Stereotyping in Finding Nemo

Topics: Stereotype, Stereotypes Pages: 5 (1622 words) Published: November 20, 2005
Stereotyping in "Finding Nemo"

According to the textbook, Social Psychology by Aronson, Wilson and Ekert, stereotyping is, "a generalization about a group in which identical characteristics are assigned to virtually all members of the group, regardless of actual variation among the members" (Aronson et al, 597). In other words, stereotyping occurs when assumptions are made about a group and its members, regardless of whether all the members possess the attributions of the assumptions. Some stereotypes are formed to make us feel better about ourselves and about the group to which we belong, while other stereotypes are formed to help us better understand and categorize the world around us. Stereotyping and other theories closely related to it will find meaning and explanation in the movie "Finding Nemo." An example of a (neutral) stereotypical statement would be, "All tomatoes are red." While it is true that most tomatoes possess the characteristic of being red, some tomatoes are not red. Therefore, the exemplified stereotype that "all tomatoes" are red is erroneous. The errors committed by stereotyping are demonstrated time and again in the movie "Finding Nemo".

The first scene which poses an example of stereotyping takes place when Marlin, Nemo's dad, is swimming Nemo to his first day of school. On their way, the pair of clown fish are joined by three other fish-parents. The three parents then coerce Marlin into telling them a joke. They are presuming that because he is a clown fish he will also be funny. The fish parent addressing Marlin says, "Hey! You're a clown fish! You're funny right? Tell us a joke!" Marlin responds, "Well, actually, that's a common misconception. Clown fish are no funnier than any other fish." This scene serves as a perfect example of stereotyping. It is assumed that because clowns are generally funny, Marlin, the clown fish, would also be funny. When in fact, Marlin is very poor at telling jokes. As the movie progresses Marlin himself will use stereotyping, attempting to better understand his sea surroundings. While swimming in a strange and frightening place, there is much to learn. During their quest, Marlin and Dory accidentally cross paths with a great white shark named Bruce. Marlin is absolutely petrified because he inaccurately assumes that sharks always eat fish. After Marlin shies away from Bruce's handshake, the shark directly confronts this fish-eating stereotype, by saying "Oh I know, why trust a shark?" When Marlin makes the assumption that the sharks are going to eat Dory and himself, he falls prey to another yet type of stereotyping. Assuming that sharks always eat fish exemplifies the ultimate attribution error. The ultimate attribution error is, "the tendency to make dispositional attributions about an entire group…" (Aronson et. al, 481). Marlin erroneously assumes that all sharks have a fish-eating disposition. Following his attribution error, Marlin recounts to the sharks the heinous tale of Nemo's abduction by a human diver. In a disgusted response, the smallest shark remarks, "Humans, they think they own everything!" "Probably American!" the hammerhead adds.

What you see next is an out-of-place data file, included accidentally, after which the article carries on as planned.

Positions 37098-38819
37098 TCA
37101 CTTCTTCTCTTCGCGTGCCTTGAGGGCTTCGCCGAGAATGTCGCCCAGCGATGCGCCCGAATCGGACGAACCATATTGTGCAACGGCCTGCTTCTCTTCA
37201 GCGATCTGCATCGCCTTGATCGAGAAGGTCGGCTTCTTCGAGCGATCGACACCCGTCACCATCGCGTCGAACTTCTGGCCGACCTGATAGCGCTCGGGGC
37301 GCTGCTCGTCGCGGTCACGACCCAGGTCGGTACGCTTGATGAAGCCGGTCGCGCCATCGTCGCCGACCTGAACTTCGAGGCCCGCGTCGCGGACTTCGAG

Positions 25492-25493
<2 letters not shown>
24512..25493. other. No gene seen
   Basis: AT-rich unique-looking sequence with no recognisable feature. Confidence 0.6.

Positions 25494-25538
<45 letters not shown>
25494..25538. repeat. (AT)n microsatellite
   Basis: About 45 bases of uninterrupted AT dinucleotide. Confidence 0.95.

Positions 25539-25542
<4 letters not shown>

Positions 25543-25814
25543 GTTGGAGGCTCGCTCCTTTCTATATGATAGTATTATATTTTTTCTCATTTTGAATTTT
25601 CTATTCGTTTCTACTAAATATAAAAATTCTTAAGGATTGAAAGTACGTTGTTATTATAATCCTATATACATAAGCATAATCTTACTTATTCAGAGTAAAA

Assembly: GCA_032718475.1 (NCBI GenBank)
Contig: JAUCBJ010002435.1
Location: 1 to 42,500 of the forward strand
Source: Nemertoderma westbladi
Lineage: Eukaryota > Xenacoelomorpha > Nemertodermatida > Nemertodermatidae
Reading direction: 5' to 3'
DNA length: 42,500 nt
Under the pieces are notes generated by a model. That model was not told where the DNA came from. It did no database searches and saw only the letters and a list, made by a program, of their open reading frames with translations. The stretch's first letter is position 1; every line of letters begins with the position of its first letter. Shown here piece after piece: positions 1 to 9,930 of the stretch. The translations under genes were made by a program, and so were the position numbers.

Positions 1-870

These stanzas both illustrate negative stereotypes in action. First, the sharks classify all humans (an out-group) as selfish and materialistic by saying, "they think they own everything". This is obviously not true, as there are instances in which people are not selfish or materialistic. Secondly, the hammerhead makes an attribution about Americans. His remark reflects back on the smallest shark's statement. So, here, the hammerhead is attributing that Americans are humans who "think they own everything." In other words, the hammerhead attributes the negative stereotype to all Americans because he holds Americans to a certain, obviously negative, esteem. This is another instance where a fallacy of assumption has been made. Nemo's kidnapper is not, in fact, an American, but an...
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